electronic features, including Internet links. Proquest - lots of good
articles on variety of subjects, very current
--Grolier Enc. McMillan Dictionary for Children

3.      What are your thoughts regarding print vs nonprint reference sources?

--print for more than one or browsing or narrowing topic, nonprint for fun
browsing or increasing interest or broadening topic
--Print and non print sources I have in the Media Center have gone through
the selection process; not so Internet resources.With the non print
resources I have a rogh time getting students to take real notes, not just
make copies.
--While we are very current on our technology, by far print versions are
more utilized and preferred by the teachers.  Our children are VERY
proficient with different media both at home and school, and they seem to
be eager to use both for their assignments or own curiosity.  I'm glad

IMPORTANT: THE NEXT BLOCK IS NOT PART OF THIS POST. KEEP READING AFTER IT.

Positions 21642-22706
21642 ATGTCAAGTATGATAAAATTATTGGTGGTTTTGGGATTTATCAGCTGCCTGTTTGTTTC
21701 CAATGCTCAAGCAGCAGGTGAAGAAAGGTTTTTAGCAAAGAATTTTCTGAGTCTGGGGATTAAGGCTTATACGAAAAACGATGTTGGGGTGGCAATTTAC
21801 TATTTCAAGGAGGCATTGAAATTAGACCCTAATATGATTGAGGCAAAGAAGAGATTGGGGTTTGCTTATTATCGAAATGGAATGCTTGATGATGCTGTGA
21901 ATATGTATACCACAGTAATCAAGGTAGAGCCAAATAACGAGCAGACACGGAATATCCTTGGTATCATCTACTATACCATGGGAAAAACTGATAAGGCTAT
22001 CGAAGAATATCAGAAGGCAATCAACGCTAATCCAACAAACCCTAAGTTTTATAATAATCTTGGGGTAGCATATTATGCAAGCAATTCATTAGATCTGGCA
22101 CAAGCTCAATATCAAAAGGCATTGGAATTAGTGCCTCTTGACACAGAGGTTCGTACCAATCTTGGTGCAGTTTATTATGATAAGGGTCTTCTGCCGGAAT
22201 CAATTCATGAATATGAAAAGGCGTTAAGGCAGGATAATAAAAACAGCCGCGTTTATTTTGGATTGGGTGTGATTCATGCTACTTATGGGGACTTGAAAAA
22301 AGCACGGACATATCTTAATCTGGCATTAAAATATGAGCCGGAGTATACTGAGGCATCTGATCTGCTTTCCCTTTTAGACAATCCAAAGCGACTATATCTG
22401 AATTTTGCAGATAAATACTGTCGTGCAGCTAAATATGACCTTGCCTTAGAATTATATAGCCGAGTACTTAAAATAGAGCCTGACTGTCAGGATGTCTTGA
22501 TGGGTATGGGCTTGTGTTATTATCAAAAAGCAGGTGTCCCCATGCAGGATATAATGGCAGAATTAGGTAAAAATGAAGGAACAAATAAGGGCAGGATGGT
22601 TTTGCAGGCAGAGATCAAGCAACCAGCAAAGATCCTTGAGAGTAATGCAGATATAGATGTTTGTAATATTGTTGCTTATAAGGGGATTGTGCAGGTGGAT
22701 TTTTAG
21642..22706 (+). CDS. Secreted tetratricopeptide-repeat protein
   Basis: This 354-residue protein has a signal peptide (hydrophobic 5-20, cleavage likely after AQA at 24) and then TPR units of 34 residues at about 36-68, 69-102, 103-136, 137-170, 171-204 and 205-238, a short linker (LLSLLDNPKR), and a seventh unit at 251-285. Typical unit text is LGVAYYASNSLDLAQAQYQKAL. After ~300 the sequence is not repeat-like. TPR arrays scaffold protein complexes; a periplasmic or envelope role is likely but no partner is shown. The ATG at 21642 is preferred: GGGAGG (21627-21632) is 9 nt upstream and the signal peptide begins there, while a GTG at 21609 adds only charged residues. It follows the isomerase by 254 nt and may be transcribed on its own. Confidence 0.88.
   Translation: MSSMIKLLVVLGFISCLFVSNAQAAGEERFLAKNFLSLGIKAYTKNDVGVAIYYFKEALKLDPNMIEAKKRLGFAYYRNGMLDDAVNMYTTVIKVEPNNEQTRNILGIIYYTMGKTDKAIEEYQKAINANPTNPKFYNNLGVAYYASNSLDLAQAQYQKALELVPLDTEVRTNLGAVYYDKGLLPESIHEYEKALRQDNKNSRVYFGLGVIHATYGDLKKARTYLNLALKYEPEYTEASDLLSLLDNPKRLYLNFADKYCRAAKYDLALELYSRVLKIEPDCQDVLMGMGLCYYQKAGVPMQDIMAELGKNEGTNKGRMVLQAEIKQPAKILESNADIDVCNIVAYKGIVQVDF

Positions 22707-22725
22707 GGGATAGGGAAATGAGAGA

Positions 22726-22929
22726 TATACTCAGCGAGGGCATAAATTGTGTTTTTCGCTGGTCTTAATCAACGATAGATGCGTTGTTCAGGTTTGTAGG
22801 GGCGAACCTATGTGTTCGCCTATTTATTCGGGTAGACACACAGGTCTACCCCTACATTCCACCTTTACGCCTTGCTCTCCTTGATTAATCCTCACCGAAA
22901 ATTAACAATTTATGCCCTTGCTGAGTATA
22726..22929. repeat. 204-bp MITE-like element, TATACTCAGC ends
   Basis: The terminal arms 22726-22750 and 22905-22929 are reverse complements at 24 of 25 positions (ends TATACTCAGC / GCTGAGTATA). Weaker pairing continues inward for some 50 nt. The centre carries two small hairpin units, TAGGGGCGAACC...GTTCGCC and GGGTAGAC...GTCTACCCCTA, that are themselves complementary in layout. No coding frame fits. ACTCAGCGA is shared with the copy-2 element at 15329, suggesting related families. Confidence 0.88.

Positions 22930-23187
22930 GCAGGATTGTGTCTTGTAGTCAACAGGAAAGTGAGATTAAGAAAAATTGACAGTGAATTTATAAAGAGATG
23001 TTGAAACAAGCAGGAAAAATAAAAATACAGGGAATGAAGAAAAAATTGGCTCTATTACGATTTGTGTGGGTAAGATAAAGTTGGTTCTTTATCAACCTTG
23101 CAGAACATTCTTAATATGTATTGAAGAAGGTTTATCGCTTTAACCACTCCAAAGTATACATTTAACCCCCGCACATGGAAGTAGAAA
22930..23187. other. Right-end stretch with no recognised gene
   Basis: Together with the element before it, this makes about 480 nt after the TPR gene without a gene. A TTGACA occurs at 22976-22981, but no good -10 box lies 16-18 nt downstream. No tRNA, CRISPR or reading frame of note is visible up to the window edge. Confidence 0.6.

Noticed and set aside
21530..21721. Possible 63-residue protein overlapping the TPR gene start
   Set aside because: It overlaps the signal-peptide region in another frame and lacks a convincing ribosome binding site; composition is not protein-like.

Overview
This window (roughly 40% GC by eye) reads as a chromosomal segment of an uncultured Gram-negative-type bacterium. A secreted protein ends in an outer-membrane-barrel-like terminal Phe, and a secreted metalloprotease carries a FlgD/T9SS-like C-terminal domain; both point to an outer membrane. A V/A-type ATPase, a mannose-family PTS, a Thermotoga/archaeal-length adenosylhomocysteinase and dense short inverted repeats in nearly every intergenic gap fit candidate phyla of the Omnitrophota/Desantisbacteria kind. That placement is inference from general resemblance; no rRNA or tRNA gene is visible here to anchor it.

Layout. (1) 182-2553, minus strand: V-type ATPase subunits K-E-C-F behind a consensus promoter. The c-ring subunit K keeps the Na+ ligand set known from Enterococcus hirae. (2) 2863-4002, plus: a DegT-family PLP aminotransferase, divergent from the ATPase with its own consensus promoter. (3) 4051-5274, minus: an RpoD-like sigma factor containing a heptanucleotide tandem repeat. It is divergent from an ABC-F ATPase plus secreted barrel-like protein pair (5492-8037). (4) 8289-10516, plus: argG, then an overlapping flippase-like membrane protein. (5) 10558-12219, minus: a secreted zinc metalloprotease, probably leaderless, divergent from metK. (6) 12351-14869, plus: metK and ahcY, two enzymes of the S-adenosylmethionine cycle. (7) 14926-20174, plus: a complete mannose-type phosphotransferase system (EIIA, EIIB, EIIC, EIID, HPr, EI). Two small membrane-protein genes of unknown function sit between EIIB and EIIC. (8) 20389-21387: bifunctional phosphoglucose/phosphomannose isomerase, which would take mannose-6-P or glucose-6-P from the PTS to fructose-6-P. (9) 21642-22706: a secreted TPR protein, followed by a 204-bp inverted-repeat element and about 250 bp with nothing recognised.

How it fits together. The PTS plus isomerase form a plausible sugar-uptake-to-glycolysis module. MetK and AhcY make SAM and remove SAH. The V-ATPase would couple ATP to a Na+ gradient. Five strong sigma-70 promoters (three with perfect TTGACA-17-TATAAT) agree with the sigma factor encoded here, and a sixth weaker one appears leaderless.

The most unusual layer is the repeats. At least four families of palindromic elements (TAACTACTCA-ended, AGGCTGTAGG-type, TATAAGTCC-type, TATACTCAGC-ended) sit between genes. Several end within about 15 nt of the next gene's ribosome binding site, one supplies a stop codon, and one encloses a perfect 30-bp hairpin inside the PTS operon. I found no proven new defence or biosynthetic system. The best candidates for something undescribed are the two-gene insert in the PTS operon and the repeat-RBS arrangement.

there's a nice balance.
-- I would like the kids to use print first.  They wallow on the web.
World Almanac answers many questions they want to take on the web.
--Both are important.  I wish we could have access to an online periodical
service-I have seen them and they are wonderful.
-- I think there should be a balance - I especially like to search the
Internet using Google to find info not readily available in text forms. We
also maintain as rich a reference section as possible since we don't have
Internet access readily available for all students and staff and because
the Internet is not always available and can take a long time to access the
info you need.
--Non-print has the advantage of being readily printable so that  the child
can take it away and take the time to read it or study  the illustrations
--If administrators and teachers would try to find their information on the
internet in my library, they would be much more careful in assigning its
use. They don't realize that print is faster for MOST assignments. In
my community, print can be taken home, the computer is not available there.
-- I think they are both necessary and I try to teach the  students to not
rely on just one.
--Print sources are the backbone of our collection and will probably
continue to be over the next 3-5 years.  It's generally easy to determine